November 06, 2011

Borderless Chrome windows in Linux

Chrome on Linux lets you use Gnome or KDE’s default window borders if you don’t like Chrome’s minimalistic window borders.

I prefer to use KDE’s window borders for two reasons:
  • I have customised my window title bar to add an “Always on top” button to it.  It’s handy once in a while.
  • When using system window border, I can see the full title of the current tab.  This particularly useful when there is a nontrivial number of tabs open—which is like always.
What’s annoying is if you toggle this option from ‘don’t use system borders’ to ‘use system borders’, KDE would render all existing Chrome windows without any border, like this:

Chrome windows that are opened after the change, however, are rendered correctly with border, title, minimise/maximise/close buttons, etc.  If you are stuck with a few ‘naked’ windows like this, you can force KDE to draw borders by closing and recreating those windows.  To avoid losing state in the process, use Chrome’s “undo close tab” feature.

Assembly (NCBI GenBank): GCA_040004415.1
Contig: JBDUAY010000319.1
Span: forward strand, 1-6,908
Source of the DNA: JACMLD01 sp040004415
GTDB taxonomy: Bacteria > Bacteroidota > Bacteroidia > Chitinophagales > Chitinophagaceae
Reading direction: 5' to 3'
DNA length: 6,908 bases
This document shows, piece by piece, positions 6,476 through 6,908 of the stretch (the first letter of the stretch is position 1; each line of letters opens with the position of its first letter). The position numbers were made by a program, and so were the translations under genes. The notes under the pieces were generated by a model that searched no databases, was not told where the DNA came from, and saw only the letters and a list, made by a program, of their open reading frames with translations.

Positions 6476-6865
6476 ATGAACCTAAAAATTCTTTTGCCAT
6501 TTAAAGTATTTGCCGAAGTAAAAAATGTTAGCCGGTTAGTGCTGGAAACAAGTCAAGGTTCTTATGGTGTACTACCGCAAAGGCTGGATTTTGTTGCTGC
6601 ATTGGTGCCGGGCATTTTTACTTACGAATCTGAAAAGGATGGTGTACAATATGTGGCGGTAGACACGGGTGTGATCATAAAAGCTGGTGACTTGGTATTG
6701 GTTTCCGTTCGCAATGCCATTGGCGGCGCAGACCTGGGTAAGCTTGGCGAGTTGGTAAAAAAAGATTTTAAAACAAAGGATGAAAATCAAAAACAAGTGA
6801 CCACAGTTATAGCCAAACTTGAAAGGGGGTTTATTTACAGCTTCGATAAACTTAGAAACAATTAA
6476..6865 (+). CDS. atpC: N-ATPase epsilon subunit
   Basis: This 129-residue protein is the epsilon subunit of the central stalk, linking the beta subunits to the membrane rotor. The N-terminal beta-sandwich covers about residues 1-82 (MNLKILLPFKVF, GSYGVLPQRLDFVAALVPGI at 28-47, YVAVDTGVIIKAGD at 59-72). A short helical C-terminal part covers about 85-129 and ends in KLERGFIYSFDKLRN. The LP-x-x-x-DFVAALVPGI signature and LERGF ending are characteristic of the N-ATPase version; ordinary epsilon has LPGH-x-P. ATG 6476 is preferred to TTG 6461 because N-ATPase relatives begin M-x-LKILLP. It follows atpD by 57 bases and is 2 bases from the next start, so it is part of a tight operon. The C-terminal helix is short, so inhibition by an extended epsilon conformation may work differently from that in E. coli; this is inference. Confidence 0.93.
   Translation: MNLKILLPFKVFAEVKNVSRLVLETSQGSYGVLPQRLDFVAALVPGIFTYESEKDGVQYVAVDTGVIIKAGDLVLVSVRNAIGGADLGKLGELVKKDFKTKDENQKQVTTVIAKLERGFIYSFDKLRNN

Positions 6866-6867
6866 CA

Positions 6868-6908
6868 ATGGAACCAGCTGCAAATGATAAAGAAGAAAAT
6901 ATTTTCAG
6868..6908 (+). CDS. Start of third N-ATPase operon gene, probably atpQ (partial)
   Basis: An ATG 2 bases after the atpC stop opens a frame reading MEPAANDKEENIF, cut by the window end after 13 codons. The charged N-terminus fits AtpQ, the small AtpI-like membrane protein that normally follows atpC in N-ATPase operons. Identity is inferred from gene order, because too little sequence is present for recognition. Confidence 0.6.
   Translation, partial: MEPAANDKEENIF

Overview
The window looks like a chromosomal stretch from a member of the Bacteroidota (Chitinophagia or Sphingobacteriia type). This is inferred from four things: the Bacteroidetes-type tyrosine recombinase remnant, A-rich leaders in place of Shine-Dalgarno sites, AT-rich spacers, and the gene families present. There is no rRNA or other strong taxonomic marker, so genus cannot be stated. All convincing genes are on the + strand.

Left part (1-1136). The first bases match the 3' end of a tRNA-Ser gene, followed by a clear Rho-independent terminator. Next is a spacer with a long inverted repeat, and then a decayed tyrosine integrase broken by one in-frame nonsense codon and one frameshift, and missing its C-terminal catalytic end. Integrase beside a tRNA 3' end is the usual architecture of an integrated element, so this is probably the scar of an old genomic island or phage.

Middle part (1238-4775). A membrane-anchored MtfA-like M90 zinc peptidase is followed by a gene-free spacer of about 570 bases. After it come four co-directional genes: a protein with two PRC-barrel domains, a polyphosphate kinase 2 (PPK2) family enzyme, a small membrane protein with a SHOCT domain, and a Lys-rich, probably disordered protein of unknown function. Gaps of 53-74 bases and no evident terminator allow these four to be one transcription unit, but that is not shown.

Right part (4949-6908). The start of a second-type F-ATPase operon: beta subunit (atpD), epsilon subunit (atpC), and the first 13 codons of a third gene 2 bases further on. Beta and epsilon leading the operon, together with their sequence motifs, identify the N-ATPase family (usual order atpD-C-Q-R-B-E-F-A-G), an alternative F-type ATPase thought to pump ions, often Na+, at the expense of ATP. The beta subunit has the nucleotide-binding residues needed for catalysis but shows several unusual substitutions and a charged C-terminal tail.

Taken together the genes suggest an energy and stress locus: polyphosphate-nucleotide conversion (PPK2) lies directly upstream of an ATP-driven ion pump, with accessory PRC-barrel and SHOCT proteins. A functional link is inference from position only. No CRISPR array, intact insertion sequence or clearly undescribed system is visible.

Press Alt+F4 and close a whole window—close all tabs in that window at one go.  (You cannot close that window otherwise because it doesn’t have a close button.)  Now, from a different Chrome window press Ctrl+Shift+T for Undo Close Tab.  This will restore the window you just closed with all tabs that were present in it.  Since it’s a newly created window, KDE would paint all borders correctly.

2 comments:

  1. Thanks for this information. Do you know if it is possible to switch like that within firefox?

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  2. I don't know if that's possible. It may be worth searching Firefox extension gallery for some extension to do that.

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